We were on a mission — not from God like Jake and Elwood in the Blues Brothers — more like hell given the number of twists and turns the week took, but more of that later. Our mission was to see Robbie Williams in concert in Vienna. Tickets for the concert here were about 50% cheaper than in the UK, so we decided we would take a break and incorporate the concert into the itinerary.
Once we had our precious tickets, we then proceeded to work out the most acceptable way for us to travel. Acceptable to us includes the following criteria — cost, opportunity to see new places, have new adventures, explore new and different cultures, make the most of opportunities, tasting new food and wines, hotels with bath and shower, the opportunity to learn, and most importantly for me, a means of travel which allows me to photograph.
We chose to travel using the motorway network — mainly for speed and our lack of geographical knowledge.
Italian motorways are usually two lanes, not three. You have to pay a toll for most, if not all Italian motorways and these appear to be variable on distance and popularity — in principle I have no problem with this except, as in this case, there are constant roadworks and delays.
The toll for this journey was 18.40 Euros each way. Plan your stops and fuel use carefully as there are few exits and the distances between service areas are approx 50/60 kilometers. Service areas on this route in Italy were very basic — small cafes, toilets and fuel.
If you are desperate, you can also use a picnic spot which have stainless steel toilet facilities — no seat and in a disgusting state — would rather have gone in the woods!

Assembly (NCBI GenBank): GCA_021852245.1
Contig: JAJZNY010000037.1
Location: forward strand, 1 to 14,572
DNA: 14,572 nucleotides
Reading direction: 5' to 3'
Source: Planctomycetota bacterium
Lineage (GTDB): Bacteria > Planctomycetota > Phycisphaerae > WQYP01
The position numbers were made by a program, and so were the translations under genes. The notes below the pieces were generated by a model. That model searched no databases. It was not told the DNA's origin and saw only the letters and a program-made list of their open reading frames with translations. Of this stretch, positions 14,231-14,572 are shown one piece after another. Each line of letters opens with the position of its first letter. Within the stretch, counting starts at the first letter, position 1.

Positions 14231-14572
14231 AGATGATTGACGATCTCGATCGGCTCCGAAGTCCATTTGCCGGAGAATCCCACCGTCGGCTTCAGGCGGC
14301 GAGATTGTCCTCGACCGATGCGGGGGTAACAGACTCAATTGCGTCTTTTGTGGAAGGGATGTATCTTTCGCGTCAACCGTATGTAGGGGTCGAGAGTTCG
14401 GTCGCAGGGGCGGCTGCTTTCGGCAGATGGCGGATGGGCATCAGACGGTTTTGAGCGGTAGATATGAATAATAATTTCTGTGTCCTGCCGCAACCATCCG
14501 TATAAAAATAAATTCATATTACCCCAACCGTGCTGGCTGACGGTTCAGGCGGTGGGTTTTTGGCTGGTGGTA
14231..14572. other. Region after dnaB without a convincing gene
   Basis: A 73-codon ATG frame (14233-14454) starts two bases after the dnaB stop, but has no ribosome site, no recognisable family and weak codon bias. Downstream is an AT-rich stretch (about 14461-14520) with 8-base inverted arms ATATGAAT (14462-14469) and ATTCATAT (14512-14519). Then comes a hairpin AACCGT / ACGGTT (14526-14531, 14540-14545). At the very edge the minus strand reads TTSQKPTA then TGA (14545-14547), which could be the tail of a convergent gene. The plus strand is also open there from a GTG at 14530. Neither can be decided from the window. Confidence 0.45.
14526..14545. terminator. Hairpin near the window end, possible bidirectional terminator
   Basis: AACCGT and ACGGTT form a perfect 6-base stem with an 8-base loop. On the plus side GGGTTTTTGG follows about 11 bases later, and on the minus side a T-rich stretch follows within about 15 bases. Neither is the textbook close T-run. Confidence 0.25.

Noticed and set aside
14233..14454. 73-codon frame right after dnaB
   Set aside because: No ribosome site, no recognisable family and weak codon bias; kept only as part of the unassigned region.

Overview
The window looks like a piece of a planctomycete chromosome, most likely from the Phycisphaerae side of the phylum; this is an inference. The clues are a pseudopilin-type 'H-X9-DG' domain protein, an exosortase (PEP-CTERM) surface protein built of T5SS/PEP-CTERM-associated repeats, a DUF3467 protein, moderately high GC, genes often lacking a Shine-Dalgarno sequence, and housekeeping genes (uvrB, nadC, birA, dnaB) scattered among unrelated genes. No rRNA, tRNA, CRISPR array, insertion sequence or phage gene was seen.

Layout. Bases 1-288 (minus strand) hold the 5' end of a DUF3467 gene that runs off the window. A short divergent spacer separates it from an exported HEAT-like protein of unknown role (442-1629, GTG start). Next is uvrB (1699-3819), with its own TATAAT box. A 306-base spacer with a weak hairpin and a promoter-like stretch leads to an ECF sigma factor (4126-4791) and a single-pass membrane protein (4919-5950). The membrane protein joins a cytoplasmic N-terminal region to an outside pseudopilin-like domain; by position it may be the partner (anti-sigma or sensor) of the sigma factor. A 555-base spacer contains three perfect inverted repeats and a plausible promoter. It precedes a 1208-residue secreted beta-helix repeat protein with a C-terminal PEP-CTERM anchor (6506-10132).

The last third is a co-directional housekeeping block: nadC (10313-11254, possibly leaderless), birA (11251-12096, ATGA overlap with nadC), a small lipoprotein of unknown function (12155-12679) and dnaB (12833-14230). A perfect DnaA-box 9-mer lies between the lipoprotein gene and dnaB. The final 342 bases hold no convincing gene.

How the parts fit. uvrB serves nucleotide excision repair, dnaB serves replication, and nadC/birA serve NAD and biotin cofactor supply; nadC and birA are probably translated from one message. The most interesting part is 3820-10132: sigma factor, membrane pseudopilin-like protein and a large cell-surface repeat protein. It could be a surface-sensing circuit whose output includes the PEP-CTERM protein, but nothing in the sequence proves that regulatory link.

Watch for your exits carefully — there are not many of them. This was painfully obvious when we passed an accident where a lorry had overturned on the opposite carriageway leaving a 50 kilometer tail back to the previous junction and beyond.
Be warned we found that the Italians are very poor at posting direction signs — and they drive like madmen! Must be all that hot Italian blood running through their veins.
The route takes you north through the tail end of the Alps — the scenery is quite spectacular, especially where you drive alongside the glacial riverbeds formed by the annual snow melt.
This continues into Austria — the border is marked only by a small roadside cabin selling Austrian Motorway passes which are issued for a variety of time periods from a day to a year — we purchased one for five days for the very reasonable cost of 7.8 Euros.
Austrian motorways are three lanes, their services are far superior to almost any I have found elsewhere. They are approximately the same distance between them as Italy and are expensive compared to Italy — for a reason. They have excellent modern restaurants offering a wide range of foods and immaculate toilet facilities as well as well equipped play areas for children — every other one has a hotel/lodge attached which offers even more facilities.
Austria is a haven for 8/9 year olds and those that possess and appreciate basic toilet humor jokes. It is the land of farts, furts, spitz and spatz and a lot of “bad” as well as the perennial “weiner.” I am sure many a young child has had a field day with all the wonderfully slightly dodgy names and no doubt thousands of parent have been driven mad by the time they have reached their destinations.
Sadly, the Austrians are as bad as the Italians at directions — navigating Vienna by car was a nightmare — in spite of directions from the hotel we kept getting lost and, in the end, asked a Policeman for help finding our way. He was delighted to assist and insisted on escorting us to our hotel! it had been a long day and we were very grateful and pleasantly surprised at his helpfulness.
This is the view that greeted us as we turned the corner to our hotel — the hotel is on either side of the courtyard and the spire in the background is that of the Russian Orthodox Cathedral of Saint Nicholas.